Ford 300 inline six cylinder engine

Si Edwards

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This engine is a fantastic inspiration to me and I'm sure many others here, as well as browsing guests. Thanks so much for providing this in such detail. These engineering skills are being lost, but such a high standard set by this build shows a younger cnc generation what used and can still be done.

its great!

cheers

Si ....
 

Pitchfire

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Thanks for the background. It was certainly not meant as a challenge. What I see is Michelangelo at work and I guess it's rather the lament that the forum is somewhat limited compared to the possibilities that I feel should exist. I envy the hell out of your (obviously) hard earned talent.

I love the I6 and have a personal history with it as well.

I am curious if you have plans/schematics for the carburetor or something similar? I've searched a bit for such a thing but not been able to find much.

Greatly looking forward to seeing this one run (the 302 was cool, do you have plans on putting it to work?).
 

gbritnell

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Hi pitchfire
l have drawings of the carb for this engine and others. Tell me what you need and I will see if I have one to suit.
gbritnell
 

Pitchfire

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I don't have a specific need right now. It is a generalized question I have had for some time. I have seen very basic gas vapor units but this is the first simple carburetor I have seen (maybe I just don't get out enough or to the right places). I would like to do a model engine with my sons soon, just haven't really narrowed it down at all yet.
 

gbritnell

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Hi Pitchfire,
Let me know when you're ready and I'll find you one that will be best for what you're building.
gbritnell
 

george wilson

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Only those who have done this type of model work can realize the enormous dedication,time,and craftsmanship that go into such work. And with manual machines!!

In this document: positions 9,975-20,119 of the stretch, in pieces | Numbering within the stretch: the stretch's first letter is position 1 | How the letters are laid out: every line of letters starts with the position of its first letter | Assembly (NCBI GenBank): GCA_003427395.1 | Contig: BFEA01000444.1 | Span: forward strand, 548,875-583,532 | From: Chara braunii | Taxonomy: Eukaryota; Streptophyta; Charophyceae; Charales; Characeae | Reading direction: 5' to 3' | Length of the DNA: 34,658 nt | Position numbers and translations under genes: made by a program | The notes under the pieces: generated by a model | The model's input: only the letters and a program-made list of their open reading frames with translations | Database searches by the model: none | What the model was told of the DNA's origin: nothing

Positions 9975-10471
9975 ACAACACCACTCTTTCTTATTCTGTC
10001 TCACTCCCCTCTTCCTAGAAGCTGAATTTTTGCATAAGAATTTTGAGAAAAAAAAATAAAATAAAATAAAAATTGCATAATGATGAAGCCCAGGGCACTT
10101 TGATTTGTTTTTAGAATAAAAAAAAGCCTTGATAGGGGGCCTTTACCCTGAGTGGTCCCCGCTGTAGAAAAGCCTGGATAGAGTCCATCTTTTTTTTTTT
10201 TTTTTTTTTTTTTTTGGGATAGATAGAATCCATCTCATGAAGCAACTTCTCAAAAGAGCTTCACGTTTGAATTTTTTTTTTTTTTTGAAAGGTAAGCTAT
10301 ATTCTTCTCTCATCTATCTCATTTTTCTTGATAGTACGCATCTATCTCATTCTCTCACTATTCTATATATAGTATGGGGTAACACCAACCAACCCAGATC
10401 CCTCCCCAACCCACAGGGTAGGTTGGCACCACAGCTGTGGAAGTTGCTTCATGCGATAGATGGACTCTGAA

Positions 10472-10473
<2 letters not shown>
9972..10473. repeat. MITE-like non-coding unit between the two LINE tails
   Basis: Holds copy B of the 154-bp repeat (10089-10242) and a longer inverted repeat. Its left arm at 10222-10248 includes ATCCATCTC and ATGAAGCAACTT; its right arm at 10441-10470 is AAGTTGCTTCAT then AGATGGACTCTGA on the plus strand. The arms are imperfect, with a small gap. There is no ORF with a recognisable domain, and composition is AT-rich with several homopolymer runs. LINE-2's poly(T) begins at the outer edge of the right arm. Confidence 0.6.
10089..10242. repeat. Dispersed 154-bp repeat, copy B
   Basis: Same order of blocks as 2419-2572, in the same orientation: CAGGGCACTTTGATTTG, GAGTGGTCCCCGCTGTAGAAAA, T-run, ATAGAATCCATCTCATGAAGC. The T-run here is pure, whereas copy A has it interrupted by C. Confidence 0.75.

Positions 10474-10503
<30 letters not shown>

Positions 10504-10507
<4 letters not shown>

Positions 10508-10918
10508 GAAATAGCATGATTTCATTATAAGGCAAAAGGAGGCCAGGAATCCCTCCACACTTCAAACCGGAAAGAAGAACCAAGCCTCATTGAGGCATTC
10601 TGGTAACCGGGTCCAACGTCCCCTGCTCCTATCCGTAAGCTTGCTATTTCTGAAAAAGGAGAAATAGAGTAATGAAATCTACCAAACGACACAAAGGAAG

gbritnell

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Gentlemen,
The point was reached where everything was machined except for a few small parts and some additions so the engine was completely disassembled for the final work. When I originally made the crankshaft I didn't know exactly how I was going to mount the flywheel so keyways needed to be cut, front and rear. I utilized the fixture that I had made when the crank was first machined. The keyways were cut using a .062 Woodruff key cutter but for putting in a straight key. The other operation was to drill and tap the front end of the crank for a pulley retaining bolt.
gbritnell

- - - Updated - - -

With the crank finished I turned my attention to the block. A couple of drilled and tapped holes were needed along with a couple of vent holes in the lifter cavity. On my 4 cylinder engine I have a crankcase vent mounted to the side wall of the block but for this engine I wanted it to be through the rocker cover cap so that required drilling 2 vent holes so any excess crankcase pressure would exit up through the lifter cavity and then up through the pushrod holes and out the vent cap in the rocker cover.